Of the remaining 208 cases, review of the notes showed an age of onset greater than 65 years of age in 23 cases who were further excluded from the study. The remaining 185 cases formed the population for the prevalence study, and of these, 87 cases (47%) underwent a detailed stage 3 personal assessment.
In the stage 3 assessment group, 69 patients (83%) had undergone neuroimaging with either CT or MRI, with 18 (21%) having undergone both CT and MRI. Twenty one patients (24%) had had an EEG.
The mean age of the population was 58.7 years (95% CI 57.4 to 60.1 years). Fifty eight percent (95% CI 50.9 to 65.6%) were male and 42% (95% CI 34.4 to 49.1%) were female, suggesting a trend towards a higher prevalence of dementia in males than females.
Table 1 summarises the age and gender specific prevalence rates for dementia in the study population on the “census” day; the pattern of prevalence approximately doubles with each five year increase in age.
Pragmatically, mixed diagnoses were avoided and we aimed to make a “highest confidence” single diagnosis in each case. In 168 (90%) of cases a single diagnosis was established using the diagnostic algorithm, 19 cases (10%) fitted more than one set of criteria and required a clinical consensus diagnosis to be made. Differential diagnoses in the population included Alzheimer’s disease (62 cases, 34%), vascular dementia (34 cases, 18%), frontotemporal dementia (23 cases, 12%), alcohol related dementia (19 cases, 10%), and dementia with Lewy bodies (12 cases, 7%). Other causes of dementia accounted for 35 cases (19%) and included Huntington’s disease (nine cases), dementia in multiple sclerosis (eight cases), corticobasal degeneration (two cases), prion disease (two cases), dementia in Down’s syndrome (three cases), dementia in Parkinson’s disease (two cases), and dementia not otherwise specified (nine cases). The very low prevalence of dementia in Down’s syndrome is likely to be an artefact due to sampling bias. Despite raising awareness of the project with learning disability services, no referrals of cases were made from these sources.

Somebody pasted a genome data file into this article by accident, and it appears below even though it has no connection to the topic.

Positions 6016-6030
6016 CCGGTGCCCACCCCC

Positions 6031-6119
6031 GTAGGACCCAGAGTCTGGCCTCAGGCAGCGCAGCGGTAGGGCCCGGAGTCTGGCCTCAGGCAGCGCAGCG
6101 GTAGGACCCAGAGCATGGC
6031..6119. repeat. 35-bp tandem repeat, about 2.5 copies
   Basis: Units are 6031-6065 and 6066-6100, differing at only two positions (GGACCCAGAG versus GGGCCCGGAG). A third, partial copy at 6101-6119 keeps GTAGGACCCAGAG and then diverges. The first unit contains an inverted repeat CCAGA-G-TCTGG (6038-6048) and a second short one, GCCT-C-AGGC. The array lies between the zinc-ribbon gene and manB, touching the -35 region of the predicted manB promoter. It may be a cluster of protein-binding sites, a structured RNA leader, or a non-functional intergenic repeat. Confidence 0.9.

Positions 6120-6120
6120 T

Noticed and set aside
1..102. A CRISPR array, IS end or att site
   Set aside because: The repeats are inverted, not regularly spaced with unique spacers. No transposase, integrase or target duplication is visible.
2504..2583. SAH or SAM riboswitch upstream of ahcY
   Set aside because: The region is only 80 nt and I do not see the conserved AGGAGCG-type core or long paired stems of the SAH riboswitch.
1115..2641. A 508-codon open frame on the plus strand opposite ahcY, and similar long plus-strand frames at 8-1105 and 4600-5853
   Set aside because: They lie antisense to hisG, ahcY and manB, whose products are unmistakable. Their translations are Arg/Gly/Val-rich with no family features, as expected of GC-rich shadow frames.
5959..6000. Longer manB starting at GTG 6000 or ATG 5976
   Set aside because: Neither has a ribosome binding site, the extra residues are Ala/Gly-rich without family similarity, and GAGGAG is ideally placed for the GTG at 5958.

The age specific prevalence rates for the four most common causes of dementia in this group of younger people are summarised in table 2.
Estimates of numbers of cases in the UK
One of the objectives of the study was to generate robust estimates of the numbers of people in the UK with young onset dementia. These figures are important both for service planning and for campaigning for improvements in recognition and provision.
Using data from the 2001 UK Census, we applied the prevalence figures derived from our population to the population figures for the UK. Table 3 summarises the estimated numbers of younger people with dementia, and with specific diagnoses in the UK.
This is the first study to report the prevalence of dementia and differential diagnoses in a community based catchment area study of younger people with dementia. The prevalence of dementia in people between the ages of 30 and 64 years was 54 per 100 000 with the prevalence approximately doubling for each five year age band. Based on the prevalence figures derived from this study we estimate that there are 18 319 (15 296–21 758) people under the age of 65 years with dementia in the UK.